Nobody's really sure what he'll do to legal weed once he takes office … but Colorado lawmakers are going to make damn sure he doesn't take away the state's legal weed market.

The best plan they've devised to do this? It's a, um, well … massive crackdown on home grows.

You read that right.

A massive crack down on legally grown legal weed … in order to save legal weed.

Confused? Same!

Defending themselves with the assertion that Colorado's largely unregulated home grows have bulked up the black market like a tween on illegal steroids, John Hickenlooper and his buds in the legislature have taken a strange new aim at people who get high on their own supply.

Currently, medical marijuana patients are allowed to grow up to 99 plants themselves (light years more than other states allow.) Recreational users — so, anyone over 21 — can grow up to six plants for personal use, but they're also allowed to combine them with other people's recreational plants to form large co-ops with untold plant counts that aren't taxed or tracked.

These generous regulations have made it nearly impossible for law enforcement to distinguish legitimate grows from black market farms — there are simply too many home grows and not enough police resources to determine which pot's getting baked into Mom's homemade brownies and which is being doled out to neighboring states by entrepreneurial cartels.

As such, lawmakers have suggested a series of new regulations to stop people from growing the pot they're legally entitled to grow.

For one, they want to ban group recreational grows. No more co-ops for you! Instead, the state will impose a 12-plant limit in private homes, which is still twice as many as are allowed in California, and three times as many as Washington. However, some of Colorado’s largest counties already have those 12-plant limits — looking at you, Denver and Colorado Springs — so it's not clear whether the home grow crackdown will affect those jurisdictions.

They're also suggesting new paperwork requirements for medical home grows so that they can track them more efficiently. Law enforcement wants to be able to see whether that indica's really treating your three-year-old's seizures, or if some of it's slipping past their tiny hands into the dragon bongs of weed-starved East Coasters.

“We do need to clean up this system and make sure we’re beyond reproach for how well we’re regulating marijuana,” Andrew Freedman, the governor’s marijuana coordinator told the Denver Post, referencing six recent large-scale criminal raids that were tied to black market operations. The most recent of these happened earlier this year, when the DEA and local law enforcement teamed up to raid a dozen homes in southeast Colorado, seizing 22,400 pounds of marijuana they said was intended to be sold out of state.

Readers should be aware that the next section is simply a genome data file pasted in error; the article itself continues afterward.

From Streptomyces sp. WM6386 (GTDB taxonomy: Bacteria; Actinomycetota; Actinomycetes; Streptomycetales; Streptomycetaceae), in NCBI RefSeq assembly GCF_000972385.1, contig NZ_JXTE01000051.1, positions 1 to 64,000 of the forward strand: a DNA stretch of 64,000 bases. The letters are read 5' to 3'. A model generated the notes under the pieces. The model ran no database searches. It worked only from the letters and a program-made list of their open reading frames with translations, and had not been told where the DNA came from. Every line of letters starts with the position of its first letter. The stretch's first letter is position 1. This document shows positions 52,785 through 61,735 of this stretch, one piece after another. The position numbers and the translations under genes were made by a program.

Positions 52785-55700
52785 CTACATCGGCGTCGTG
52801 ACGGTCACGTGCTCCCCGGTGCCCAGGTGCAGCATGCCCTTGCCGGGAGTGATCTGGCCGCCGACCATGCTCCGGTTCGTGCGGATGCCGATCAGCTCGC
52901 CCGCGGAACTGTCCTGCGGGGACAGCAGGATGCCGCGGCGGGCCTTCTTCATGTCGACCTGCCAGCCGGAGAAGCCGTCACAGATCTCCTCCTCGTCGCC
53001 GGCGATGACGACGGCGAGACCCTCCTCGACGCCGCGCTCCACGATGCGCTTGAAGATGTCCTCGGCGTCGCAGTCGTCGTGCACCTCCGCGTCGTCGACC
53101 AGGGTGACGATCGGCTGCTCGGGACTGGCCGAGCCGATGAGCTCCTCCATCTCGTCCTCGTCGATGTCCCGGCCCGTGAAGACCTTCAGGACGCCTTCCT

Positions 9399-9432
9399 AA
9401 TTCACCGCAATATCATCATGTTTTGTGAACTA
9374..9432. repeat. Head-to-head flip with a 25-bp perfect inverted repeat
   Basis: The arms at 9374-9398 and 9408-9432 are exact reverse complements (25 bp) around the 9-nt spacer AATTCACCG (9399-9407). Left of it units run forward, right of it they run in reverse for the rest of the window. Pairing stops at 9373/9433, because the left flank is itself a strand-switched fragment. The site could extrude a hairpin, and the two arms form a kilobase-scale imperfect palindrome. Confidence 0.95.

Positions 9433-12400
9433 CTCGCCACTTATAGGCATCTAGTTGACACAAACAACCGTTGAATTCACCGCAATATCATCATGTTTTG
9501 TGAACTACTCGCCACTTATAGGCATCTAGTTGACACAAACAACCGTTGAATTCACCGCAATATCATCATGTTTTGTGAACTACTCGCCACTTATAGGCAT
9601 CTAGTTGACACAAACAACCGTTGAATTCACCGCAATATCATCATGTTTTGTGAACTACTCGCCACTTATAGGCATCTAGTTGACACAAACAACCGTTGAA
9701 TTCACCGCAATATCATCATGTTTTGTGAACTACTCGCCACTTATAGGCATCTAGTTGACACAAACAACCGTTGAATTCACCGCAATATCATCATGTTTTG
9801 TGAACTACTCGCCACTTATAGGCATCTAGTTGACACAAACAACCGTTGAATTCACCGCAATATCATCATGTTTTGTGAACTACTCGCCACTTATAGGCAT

However, while Colorado officials are playing these moves up to be some sort of defense against Trump's unknown and unproven plan to derail legal weed, anyone with two-thirds of a brain could easily interpret these proposed measures as a poorly disguised effort to get more Coloradans to spend more money at dispensaries, thereby further increasing the already monstrous amount of tax revenue legal weed generates for the state.

In fact, keen activists have already started scrutinizing the plans on those exact grounds.

"They’re trying to do the best they can to drive everyone into the taxed model,” said Jason Warf, head of the Southern Colorado Cannabis Council. And with those taxes going towards funding expensive state measures like education, law enforcement and Hickenlooper's plans to build low-income housing for the homeless, it's not surprising that lawmakers would use the ruse of a Trump threat to squeeze more money out of us for these things.

It's a real double-edged sword we're dealing with here. On the one hand, it's a little fucked up to deny Coloradans the rights they were given to grow their own weed. But, on the other hand, there's no question that spending more money at dispensaries might improve the lives of Coloradans in need more than it already has.

But, if you find yourself caught in the crosshairs of an issue like this … at least you've still got your 12-plant limit to enjoy. Yeah, you might not be able to grow those plants in a giant greenhouse with all your friends, and yeah, a personal home cultivation set-up is much more expensive than a group one, but … you've still got a right to grow your own shit, and that's a lot more than most people have.

In fact, legal weed at all is more than most people have so … even though it's being regulated to the point of hilarity, it's still there for you and yours to enjoy. At least for now …